Today, you call him Prof. Wole Soyinka (a hero), but as at the time he was failing WAEC, most people called him a dullard (a zero).

Adversity is a ladder to greater levels of glory!

You will not get your reward until you finish your course!

You cannot get your crown until you are done with the cross!

No guts, no glory! You will not be able to overcome the wilderness until you become wild!

You cannot get through to the promised land until you are completely processed (refined)!

No gold ever shines without having passed through the furnace!

You cannot become more until you’ve been mocked!

You will not be able to receive your prizes until you have fully paid your price! What we regard as adversity is actually a setup for us to overcome and step up! It is a junction, or curve, on our journey to fulfill our destiny! Don’t interrupt the processes of growth and sustainable development.

Adversity is an examination in disguise to build our muscles so as to be fit enough to carry or bear the weight of glory!

Therefore, adversity is:

Acutely advertising

Destructible!

Vulnerable!

Episodic!

Revival!

Surmountable!

Impactful!

Terrifying! But, it is all about

YOU! You determine what must come out of it! Adversities are surmountable! You are the actor in the picture. I charge you to BE THE HERO!

You are not a failure until you give up! Adversity unveils us to realms of glory! It compels us to aim higher, while it charges us to take the stairs!

Dr. Martin Luther King Jnr. reveals that: ‘The ultimate measure of a man is not where he stands in moments of comfort and convenience, but where he stands at times of challenge and controversy!’

It is not easy to be EASY. We must be determined, we must work and do our best to escape genuinely, but only God can deliver us from all uneasiness. Only God gives us the grace to overcome all odds!

Stop being frustrated when you are confronted with challenges. Rather, engage in audacious faith to confront and conquer your fears! It is a revival, and you are in for a revolution that will propel the required evolution. Adversity is an advanced citadel of learning in disguise! I call it the advanced ‘universe’s-city’, where reality poses a great threat, just like examinations within the four walls of a university.

Thank you all for reading this #EpistleForChampions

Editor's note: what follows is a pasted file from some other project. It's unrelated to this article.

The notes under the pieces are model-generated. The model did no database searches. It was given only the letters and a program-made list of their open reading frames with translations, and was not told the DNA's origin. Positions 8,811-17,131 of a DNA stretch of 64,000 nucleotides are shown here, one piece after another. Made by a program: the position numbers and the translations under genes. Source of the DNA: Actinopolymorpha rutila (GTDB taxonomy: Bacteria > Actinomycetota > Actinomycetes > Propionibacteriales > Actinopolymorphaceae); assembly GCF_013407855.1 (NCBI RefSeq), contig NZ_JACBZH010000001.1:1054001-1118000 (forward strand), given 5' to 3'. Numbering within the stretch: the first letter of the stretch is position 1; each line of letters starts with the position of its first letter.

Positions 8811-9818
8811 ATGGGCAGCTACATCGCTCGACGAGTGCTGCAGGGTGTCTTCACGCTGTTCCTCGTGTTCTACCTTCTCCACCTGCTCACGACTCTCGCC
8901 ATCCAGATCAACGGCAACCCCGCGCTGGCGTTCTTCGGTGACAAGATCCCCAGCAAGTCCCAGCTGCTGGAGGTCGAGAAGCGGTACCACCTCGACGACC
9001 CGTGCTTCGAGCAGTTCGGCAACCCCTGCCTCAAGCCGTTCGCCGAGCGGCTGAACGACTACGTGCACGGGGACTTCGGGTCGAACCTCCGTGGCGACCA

Continue Reading

News

Is Britain Still Qualified to Call Nigeria “Fantastically Corrupt”?

Published

on

By Joel Popoola

With a Prime Minister under police investigation and £4.3bn of COVID-19 fraud, can Britain continue to call Nigeria “fantastically corrupt”?

The next time a member of the British establishment describes Nigeria as “a failed state” perhaps we should remind them of the time a government minister resigned after admitting to overseeing a £4 billion fraud – and it wasn’t even the biggest political scandal that week!

In London, Prime Minister Boris Johnson – recently censured for accepting in the region of 62m Naira to refurbish his flat from a wealthy backer – stands accused of hosting boozy parties during COVID-19 lockdown.

One such incident – for which his secretary invited attendees to bring alcohol to a gathering in the Prime Minister’s house – saw Johnson insist that he believed himself to have been at “a work event”.

Johnson now stands accused of enjoying a birthday party during a time when up and down the UK – and around the world – parents were telling their children they were not allowed one. This was even a time when the Queen sat alone at her husband’s funeral to obey social distancing requirements.

Had no-one told Johnson it was his birthday? Is him being presented with a cake and serenaded a regular workday occurrence?

The British Prime Minister is now subject to a police investigation.

I’ll repeat that.

The British Prime Minister is now subject to a police investigation.

While all of this was going on, Finance Minister Lord Theodore Agnew stood up in Parliament to announce that no less that £4.3bn of public money set aside for COVID-19 assistance for businesses had been lost to fraud.

The admission came after the New York Times described the UK’s pandemic spending as being characterised by “waste, negligence and cronyism”, leading to a situation where “politically connected businesses reaped billions”.

The American newspaper has estimated that “about half” of the UK’s pandemic spending went to “companies with political connections, no prior experience or histories of controversy.”